Dimensional models of anxiety and depression highlight common and distinct symptom clusters that are thought to reflect disruptions in underlying functional processes. The current study investigated how functioning of threat neurocircuitry relates to symptom dimensions of anxiety and depression. Participants were aged 18–19 years (n = 229, 158 female) and were selected to ensure a range of scores on symptom measures. Symptom dimensions of “General Distress” (common to anxiety disorders and depression), “Fears” (more specific to anxiety disorders), and “Anhedonia-apprehension” (more specific to depression) were evaluated. Participants underwent functional magnetic resonance imaging during a Pavlovian fear conditioning paradigm. Multilevel modeling analyses estimated relationships between symptom dimensions and activation in threat neural circuitry. Exploratory whole brain analyses were also conducted. Threat-related neural activity was not associated with General Distress or Fears. Anhedonia-apprehension was associated with activation of bilateral amygdala, anterior insula and dACC during late extinction. We found no evidence to support an association between symptom dimensions of General Distress or Fears with threat circuitry activation in a large sample of young adults. We did, however, find that the symptom dimension of Anhedonia-apprehension was significantly associated with threat-related neural activation during fear extinction. This effect requires replication in future work but may reflect anhedonic impairments in learning when contingencies are altered, possibly linked to the rewarding relief of an unexpectedly absent threat.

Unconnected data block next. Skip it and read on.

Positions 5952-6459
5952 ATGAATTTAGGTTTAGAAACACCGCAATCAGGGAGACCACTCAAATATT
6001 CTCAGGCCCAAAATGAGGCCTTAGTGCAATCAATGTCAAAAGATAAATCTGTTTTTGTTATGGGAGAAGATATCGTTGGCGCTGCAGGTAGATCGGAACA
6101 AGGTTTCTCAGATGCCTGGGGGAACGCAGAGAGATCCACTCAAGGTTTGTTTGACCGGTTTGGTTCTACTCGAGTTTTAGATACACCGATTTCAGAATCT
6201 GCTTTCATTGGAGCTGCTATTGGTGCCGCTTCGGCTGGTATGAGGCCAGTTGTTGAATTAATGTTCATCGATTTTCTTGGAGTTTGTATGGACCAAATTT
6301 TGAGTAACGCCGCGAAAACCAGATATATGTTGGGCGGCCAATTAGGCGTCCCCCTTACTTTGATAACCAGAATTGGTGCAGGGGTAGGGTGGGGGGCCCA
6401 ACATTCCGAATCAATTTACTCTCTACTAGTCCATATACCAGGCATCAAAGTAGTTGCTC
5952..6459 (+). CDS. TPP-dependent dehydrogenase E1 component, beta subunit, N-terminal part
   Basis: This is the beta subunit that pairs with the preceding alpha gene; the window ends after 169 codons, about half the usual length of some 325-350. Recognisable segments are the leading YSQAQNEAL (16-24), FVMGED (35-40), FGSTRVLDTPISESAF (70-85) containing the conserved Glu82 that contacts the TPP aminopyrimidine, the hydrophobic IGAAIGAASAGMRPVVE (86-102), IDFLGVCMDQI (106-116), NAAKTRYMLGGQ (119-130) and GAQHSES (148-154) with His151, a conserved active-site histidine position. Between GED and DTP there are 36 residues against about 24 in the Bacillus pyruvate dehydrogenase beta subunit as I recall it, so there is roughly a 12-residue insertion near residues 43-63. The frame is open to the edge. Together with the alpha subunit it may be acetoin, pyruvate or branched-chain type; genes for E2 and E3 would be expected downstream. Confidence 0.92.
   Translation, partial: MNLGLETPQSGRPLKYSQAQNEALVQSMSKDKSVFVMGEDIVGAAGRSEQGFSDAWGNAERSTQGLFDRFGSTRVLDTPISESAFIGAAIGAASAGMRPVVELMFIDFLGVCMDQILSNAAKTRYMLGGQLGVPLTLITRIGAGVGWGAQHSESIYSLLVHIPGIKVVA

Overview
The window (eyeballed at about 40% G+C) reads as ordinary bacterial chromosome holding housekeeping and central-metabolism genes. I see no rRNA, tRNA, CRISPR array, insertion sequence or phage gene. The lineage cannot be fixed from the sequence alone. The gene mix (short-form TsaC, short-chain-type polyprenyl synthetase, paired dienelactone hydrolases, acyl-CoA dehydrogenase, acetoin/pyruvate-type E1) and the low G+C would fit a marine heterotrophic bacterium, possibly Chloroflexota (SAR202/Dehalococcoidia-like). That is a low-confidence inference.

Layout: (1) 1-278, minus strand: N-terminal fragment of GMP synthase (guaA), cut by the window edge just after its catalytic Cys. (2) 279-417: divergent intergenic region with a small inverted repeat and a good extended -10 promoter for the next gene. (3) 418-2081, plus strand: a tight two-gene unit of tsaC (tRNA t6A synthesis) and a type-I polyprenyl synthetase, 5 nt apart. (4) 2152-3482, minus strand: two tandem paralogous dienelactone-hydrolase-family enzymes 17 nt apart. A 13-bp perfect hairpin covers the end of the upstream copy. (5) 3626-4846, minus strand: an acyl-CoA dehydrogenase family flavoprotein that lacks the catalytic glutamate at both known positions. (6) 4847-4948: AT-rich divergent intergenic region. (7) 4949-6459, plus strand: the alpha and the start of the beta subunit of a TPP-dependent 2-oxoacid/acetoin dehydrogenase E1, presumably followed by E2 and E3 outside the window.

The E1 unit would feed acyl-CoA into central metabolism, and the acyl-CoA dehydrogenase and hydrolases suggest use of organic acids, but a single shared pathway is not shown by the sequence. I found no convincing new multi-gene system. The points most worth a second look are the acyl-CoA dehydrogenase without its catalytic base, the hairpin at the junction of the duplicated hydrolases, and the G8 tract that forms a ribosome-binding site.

ASJC Scopus subject areas
- Psychiatry and Mental health